Published on March 4, 2014
Inle Lake is a freshwater lake located in the Shan Hills in Myanmar. It is the second largest lake in Myanmar with an estimated surface area of 44.9 square miles (116 km2), and one of the highest at an altitude of 2,900 feet (880 m). During the dry season, the average water depth is 7 feet (2.1 m), with the deepest point being 12 feet (3.7 m), but during the rainy season this can increase by 5 feet (1.5 m)
Most transportation on the lake is traditionally by small boats,
or by somewhat larger boats fitted with single cylinder inboard diesel engines.
The population consists predominantly of Intha, with a mix of other Shan, Taungyo, Pa-O (Taungthu), Danu, Kayah, Danaw and Bamar ethnicities. Most are devout Buddhists, and live in simple houses of wood and woven bamboo on stilts; they are largely self-sufficient farmers.
Tourist boats at Inthein
The people of Inle Lake (called Intha), some 70,000 of them, live in four cities bordering the lake, in numerous small villages along the lake's shores, and on the lake itself. The entire lake area is in Nyaung Shwe township.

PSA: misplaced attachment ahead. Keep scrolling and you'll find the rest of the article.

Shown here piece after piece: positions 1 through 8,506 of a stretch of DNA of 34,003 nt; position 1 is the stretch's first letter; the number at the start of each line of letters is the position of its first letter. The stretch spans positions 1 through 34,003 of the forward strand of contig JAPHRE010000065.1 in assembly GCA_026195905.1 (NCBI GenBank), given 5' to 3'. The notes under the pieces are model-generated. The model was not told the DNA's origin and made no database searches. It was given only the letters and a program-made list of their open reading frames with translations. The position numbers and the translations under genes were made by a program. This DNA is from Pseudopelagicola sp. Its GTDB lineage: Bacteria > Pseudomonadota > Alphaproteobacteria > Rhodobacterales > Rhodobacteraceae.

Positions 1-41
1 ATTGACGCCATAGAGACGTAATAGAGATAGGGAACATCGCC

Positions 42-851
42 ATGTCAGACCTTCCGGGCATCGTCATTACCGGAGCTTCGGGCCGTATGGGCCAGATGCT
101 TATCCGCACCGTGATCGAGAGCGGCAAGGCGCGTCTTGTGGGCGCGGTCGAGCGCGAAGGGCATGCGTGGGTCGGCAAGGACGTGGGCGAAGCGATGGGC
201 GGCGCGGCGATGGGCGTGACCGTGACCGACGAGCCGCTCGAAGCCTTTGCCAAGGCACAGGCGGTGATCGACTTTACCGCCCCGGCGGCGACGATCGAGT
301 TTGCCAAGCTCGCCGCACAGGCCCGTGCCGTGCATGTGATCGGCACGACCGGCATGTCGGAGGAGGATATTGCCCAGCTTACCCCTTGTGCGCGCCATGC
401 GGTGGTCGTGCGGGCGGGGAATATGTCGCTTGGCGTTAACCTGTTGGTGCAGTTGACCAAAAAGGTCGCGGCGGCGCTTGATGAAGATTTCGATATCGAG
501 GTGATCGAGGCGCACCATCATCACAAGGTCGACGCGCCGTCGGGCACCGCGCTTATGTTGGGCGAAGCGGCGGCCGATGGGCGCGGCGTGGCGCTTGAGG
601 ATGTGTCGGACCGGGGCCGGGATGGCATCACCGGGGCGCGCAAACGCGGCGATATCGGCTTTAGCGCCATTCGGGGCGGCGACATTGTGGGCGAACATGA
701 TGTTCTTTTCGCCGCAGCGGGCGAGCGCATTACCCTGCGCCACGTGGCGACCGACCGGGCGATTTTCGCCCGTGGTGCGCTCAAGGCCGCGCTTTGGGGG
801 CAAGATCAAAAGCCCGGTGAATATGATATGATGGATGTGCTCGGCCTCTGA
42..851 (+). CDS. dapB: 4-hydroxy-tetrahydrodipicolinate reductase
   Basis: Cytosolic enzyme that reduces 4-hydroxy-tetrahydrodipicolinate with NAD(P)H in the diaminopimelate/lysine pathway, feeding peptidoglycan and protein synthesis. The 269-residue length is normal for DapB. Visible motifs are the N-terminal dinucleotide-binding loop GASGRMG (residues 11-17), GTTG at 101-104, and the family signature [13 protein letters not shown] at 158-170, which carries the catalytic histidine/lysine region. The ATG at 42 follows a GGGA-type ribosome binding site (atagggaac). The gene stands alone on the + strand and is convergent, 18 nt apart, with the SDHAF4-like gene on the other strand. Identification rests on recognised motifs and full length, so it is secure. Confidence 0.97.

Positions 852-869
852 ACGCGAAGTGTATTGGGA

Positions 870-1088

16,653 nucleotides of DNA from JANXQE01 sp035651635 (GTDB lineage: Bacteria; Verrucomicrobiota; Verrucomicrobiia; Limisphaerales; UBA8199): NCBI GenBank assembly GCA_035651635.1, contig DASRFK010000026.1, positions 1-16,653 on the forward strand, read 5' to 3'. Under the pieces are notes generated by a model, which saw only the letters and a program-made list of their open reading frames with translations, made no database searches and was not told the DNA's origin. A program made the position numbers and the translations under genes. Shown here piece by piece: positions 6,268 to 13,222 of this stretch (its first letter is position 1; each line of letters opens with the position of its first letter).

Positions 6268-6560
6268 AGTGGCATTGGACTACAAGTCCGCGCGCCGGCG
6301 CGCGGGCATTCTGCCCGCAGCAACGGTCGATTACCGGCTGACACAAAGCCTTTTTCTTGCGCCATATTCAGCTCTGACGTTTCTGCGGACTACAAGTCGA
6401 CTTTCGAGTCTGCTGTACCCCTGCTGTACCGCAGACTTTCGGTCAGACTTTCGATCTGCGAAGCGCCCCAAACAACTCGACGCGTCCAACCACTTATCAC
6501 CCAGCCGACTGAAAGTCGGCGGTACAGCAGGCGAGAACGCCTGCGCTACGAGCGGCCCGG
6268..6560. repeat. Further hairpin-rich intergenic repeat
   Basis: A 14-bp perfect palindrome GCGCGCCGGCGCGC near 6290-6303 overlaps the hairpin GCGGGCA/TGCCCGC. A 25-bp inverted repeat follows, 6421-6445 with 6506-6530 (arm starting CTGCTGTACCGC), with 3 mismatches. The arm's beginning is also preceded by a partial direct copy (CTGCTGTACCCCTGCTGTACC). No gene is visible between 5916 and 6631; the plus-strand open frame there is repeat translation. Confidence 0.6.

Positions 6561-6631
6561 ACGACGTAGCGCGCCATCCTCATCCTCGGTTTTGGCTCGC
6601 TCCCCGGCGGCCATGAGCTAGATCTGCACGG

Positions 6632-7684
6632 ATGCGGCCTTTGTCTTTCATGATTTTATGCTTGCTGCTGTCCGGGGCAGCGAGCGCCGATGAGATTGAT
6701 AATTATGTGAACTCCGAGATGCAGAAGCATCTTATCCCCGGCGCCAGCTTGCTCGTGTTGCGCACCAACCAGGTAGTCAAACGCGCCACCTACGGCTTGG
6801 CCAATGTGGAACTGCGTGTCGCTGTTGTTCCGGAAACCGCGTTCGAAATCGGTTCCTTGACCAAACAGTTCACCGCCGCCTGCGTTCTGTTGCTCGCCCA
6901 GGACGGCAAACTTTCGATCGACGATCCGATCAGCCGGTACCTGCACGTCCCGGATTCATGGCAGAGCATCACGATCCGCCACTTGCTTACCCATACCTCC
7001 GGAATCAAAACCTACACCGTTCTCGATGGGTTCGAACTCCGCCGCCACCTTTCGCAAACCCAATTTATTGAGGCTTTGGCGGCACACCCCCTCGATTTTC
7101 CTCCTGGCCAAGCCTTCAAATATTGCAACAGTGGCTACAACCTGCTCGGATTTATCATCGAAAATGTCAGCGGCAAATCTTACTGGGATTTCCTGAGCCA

Local fishermen are known for practicing a distinctive rowing style which involves standing at the stern on one leg and wrapping the other leg around the oar.
This unique style evolved for the reason that the lake is covered by reeds and floating plants making it difficult to see above them while sitting.
Standing provides the rower with a view beyond the reeds.
However, the leg rowing style is only practiced by the men. Women row in the customary style, using the oar with their hands, sitting cross legged at the stern.
In addition to fishing, locals grow vegetables and fruit in large gardens that float on the surface of the lake.
The floating garden beds are formed by extensive manual labor. The farmers gather up lake-bottom weeds from the deeper parts of the lake, bring them back in boats and make them into floating beds in their garden areas, anchored by bamboo poles.
These gardens rise and fall with changes in the water level, and so are resistant to flooding. The constant availability of nutrientladen water results in these gardens being incredibly fertile. Rice cultivation is also significant.